Browse all

HA KI MO NO: the new project dedicated to Japanese footwear

The platform halfway between innovation and traditional craftsmanship arrives in Italy

HA KI MO NO: the new project dedicated to Japanese footwear The platform halfway between innovation and traditional craftsmanship arrives in Italy
U. No. 5
Brightway
yuko imanishi +
O'Ric
Numero Uno
Numero Uno
Numero Uno
Mana
Haruta
Haruta
Haruta
Brightway
Brightway
H. KATSUKAWA
U. No. 5
Tokyo Sandal
Tokyo Sandal
Shisei
Shisei
Kyoko Sasage
Kyoko Sasage
Kyoko Sasage
H. KATSUKAWA
H. KATSUKAWA

Over the past few decades, the whole world has discovered the artisanal values and savoir-faire of Japanese fashion. But if already in Europe and in the world everyone knows the quality of Japanese denim or the advanced technology behind the production of technical outwear, the quality of shoemaking of the country and its brands is still a secret for the world – fortunately it only will be for a short time. Since ancient times, Japanese artisans began to experiment with different techniques for leather processing, which then evolved to the field of all leather goods and evolving today in the artisan manufacture of leather shoes that combines cutting-edge technical innovation and traditional craftmanship.

To promote Japan's research footwear brands, therefore, Hakimono was born, a platform designed to bring the footwear culture of Japan all over the world. The brands that are part of the consortium are ten and, although each has its own distinctive identity, they are all united by three general values: sustainability, craftsmanship and functionality.

Sustainability

yuko imanishi +
Mana
O'Ric

Although many of Hakimono's brands already have decades of history behind them, the value of sustainability remains front-and-center in their production. An evident value in the work of yuko imanishi+, a brand born in 2011 in Tokyo, whose eponymous creative director has not only created an original model of cushioning scabbard of inner insole modeled in crêpe rubber and creates its uppers with eco-friendly leather with vegetable dyes, by the same designer is Mana, a brand dedicated to women's shoes. Another brand that deals with eco-leather is O'Ric, which instead uses the Italian construction called "Bologna" which sees the lining of the shoe built on top of the shape of the shoe without cuts or seams. The brand also uses leather of animal origin, but manages its stock responsibly commensurate with customer request.

Haruta
Haruta
Haruta
Numero Uno
Numero Uno
Numero Uno

Even HARUTA, a historic brand born in Nara with almost a century of life, produces its famous moccasins in Ecopet, a material made from recycled polyester that makes the shoes lighter, but also waterproof and easily cleanable while Numero Uno uses a leather made from puffer fish, a material that is usually discarded and for which instead the founder, Ittestu Ohyama, has found a new life.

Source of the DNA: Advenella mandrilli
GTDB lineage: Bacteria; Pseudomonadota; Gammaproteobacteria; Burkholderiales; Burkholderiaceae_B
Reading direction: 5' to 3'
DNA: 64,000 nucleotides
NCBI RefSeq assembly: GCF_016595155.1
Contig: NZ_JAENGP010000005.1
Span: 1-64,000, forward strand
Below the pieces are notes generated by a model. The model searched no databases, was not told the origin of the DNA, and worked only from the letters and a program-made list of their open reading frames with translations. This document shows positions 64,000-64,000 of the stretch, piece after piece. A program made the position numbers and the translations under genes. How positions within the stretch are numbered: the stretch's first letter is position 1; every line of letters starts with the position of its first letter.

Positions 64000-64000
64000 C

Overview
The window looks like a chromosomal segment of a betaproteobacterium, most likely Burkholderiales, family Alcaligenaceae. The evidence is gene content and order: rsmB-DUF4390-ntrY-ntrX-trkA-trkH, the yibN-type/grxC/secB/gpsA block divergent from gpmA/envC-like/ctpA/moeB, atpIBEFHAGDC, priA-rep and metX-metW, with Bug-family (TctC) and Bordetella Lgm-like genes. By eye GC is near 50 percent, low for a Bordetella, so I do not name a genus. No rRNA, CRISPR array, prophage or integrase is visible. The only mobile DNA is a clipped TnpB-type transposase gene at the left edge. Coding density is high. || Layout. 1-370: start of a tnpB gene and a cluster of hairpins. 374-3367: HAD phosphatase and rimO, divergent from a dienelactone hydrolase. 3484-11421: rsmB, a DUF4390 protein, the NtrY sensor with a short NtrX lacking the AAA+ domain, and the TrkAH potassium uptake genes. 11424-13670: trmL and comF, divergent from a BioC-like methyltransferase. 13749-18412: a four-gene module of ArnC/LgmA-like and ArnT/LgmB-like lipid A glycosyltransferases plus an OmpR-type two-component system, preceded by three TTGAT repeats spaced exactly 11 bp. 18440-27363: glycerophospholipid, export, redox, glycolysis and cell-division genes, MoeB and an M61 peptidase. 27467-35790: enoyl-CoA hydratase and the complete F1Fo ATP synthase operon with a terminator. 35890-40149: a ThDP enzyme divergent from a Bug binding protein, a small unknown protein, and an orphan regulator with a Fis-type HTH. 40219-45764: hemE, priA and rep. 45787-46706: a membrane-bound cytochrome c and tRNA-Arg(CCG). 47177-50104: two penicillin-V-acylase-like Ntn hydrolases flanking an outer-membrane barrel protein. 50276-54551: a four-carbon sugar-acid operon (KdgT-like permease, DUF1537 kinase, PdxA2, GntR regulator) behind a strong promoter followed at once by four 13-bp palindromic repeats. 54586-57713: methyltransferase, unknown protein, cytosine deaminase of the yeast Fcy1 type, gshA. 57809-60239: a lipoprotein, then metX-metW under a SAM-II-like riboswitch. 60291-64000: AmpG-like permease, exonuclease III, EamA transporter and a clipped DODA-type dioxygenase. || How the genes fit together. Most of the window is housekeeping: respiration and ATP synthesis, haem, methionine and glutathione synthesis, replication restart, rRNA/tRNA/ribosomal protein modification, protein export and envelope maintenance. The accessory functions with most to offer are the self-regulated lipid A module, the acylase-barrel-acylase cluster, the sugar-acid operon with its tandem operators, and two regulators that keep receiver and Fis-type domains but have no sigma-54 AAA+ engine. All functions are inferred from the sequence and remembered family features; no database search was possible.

Craftmanship

Kyoko Sasage
Kyoko Sasage
Kyoko Sasage
Brightway
Brightway
Brightway

Artisan values, in addition to sustainable innovation, still remain fundamental for Hakimono and for all its brands. In particular, a brand like Kyoko Sasage is a brand that has a multi-disciplinary approach to design, mixing on the one hand an artistic design inspired by the lines of nature; on the other hand, a study of biomechanics to maximize the ergonomics of the shoes and, finally, the research and processing of unique materials such as Himeji Kurozan leather, Tsugaru mother-of-pearl lacquer and Tatsumura silks but also Washi cloth, endowed with deodorizing and antibacterial properties. More minimalistic is Brightway, a brand that has been producing in Osaka for almost half a century, which not only still uses manual techniques to produce soles that adapt to the anatomy of those who use them but also rejects mass production and continues to produce only with local materials and craftsmen.

H. KATSUKAWA
H. KATSUKAWA
H. KATSUKAWA

A brand that instead combines ancient craftsmanship with technology is H. KATSUKAWA, founded by the eponymous designer after his period of study in the workshop of the great English shoemaker Paul Harnden. The brand's shoes are made of Nibe leather, with an uneven texture that creates a unique visual effect and that is sewn by hand on soles already equipped with heels, creating a detail of extra thread that comes out of the sole and that has become a symbol of the designer. 

Functionality

Tokyo Sandal
Tokyo Sandal
U. No. 5
U. No. 5
Shisei
Shisei

An incredible example of the union between craftsmanship and functionality is Tokyo Sandal, a brand that designs its shoes on three-dimensional models to optimize their ergonomics and then creates the sole with two layers of leather that is able to naturally stabilize the foot and is inspired by its wood folding technique usually used in the manufacture of skateboards. The designer Takumi Inomata, on the other hand, with his brand U. No. 5 has interpreted the idea of functionality as that of a universal design, composed of a piece of leather that wraps around the foot accompanying its steps and replicating universal design models – the utility therefore becomes that of the customers themselves, who can choose to customize the colors and fits of classic models decorated with a unique artisan touch and designed for life of every day. The Shisei brand, on the other hand, founded by Mariko Yamane, has developed an exclusive model of sole halfway between utility and fashion with Vibram that uses natural rubber for its plastic-free shoes and, above all, uses only leather from the meat industry, 40% of which is certified by the Leather Working Group for sustainable processing standards.